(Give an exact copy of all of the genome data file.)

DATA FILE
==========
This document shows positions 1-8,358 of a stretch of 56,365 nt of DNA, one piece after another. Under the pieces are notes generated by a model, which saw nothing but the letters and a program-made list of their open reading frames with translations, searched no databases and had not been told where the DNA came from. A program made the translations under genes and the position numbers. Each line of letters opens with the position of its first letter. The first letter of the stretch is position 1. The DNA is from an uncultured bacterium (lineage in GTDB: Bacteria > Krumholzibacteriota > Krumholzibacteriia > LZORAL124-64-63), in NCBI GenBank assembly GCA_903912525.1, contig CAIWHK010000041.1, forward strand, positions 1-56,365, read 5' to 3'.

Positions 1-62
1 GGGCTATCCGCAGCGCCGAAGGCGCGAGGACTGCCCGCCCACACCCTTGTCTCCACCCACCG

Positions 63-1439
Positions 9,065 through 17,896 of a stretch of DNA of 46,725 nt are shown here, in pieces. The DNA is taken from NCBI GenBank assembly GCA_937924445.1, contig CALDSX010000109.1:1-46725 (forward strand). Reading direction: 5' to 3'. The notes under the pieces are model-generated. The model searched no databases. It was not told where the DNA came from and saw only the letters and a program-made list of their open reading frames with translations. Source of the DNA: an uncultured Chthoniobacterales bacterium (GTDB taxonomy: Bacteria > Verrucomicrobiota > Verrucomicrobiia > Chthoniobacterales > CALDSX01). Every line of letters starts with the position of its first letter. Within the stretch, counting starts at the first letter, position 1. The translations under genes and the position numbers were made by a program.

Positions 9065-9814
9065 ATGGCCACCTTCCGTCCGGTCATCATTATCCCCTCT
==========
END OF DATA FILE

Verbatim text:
This document shows positions 1-8,358 of a stretch of 56,365 nt of DNA, one piece after another. Under the pieces are notes generated by a model, which saw nothing but the letters and a program-made list of their open reading frames with translations, searched no databases and had not been told where the DNA came from. A program made the translations under genes and the position numbers. Each line of letters opens with the position of its first letter. The first letter of the stretch is position 1. The DNA is from an uncultured bacterium (lineage in GTDB: Bacteria > Krumholzibacteriota > Krumholzibacteriia > LZORAL124-64-63), in NCBI GenBank assembly GCA_903912525.1, contig CAIWHK010000041.1, forward strand, positions 1-56,365, read 5' to 3'.

Positions 1-62
1 GGGCTATCCGCAGCGCCGAAGGCGCGAGGACTGCCCGCCCACACCCTTGTCTCCACCCACCG

Positions 63-1439
Positions 9,065 through 17,896 of a stretch of DNA of 46,725 nt are shown here, in pieces. The DNA is taken from NCBI GenBank assembly GCA_937924445.1, contig CALDSX010000109.1:1-46725 (forward strand). Reading direction: 5' to 3'. The notes under the pieces are model-generated. The model searched no databases. It was not told where the DNA came from and saw only the letters and a program-made list of their open reading frames with translations. Source of the DNA: an uncultured Chthoniobacterales bacterium (GTDB taxonomy: Bacteria > Verrucomicrobiota > Verrucomicrobiia > Chthoniobacterales > CALDSX01). Every line of letters starts with the position of its first letter. Within the stretch, counting starts at the first letter, position 1. The translations under genes and the position numbers were made by a program.

Positions 9065-9814
9065 ATGGCCACCTTCCGTCCGGTCATCATTATCCCCTCT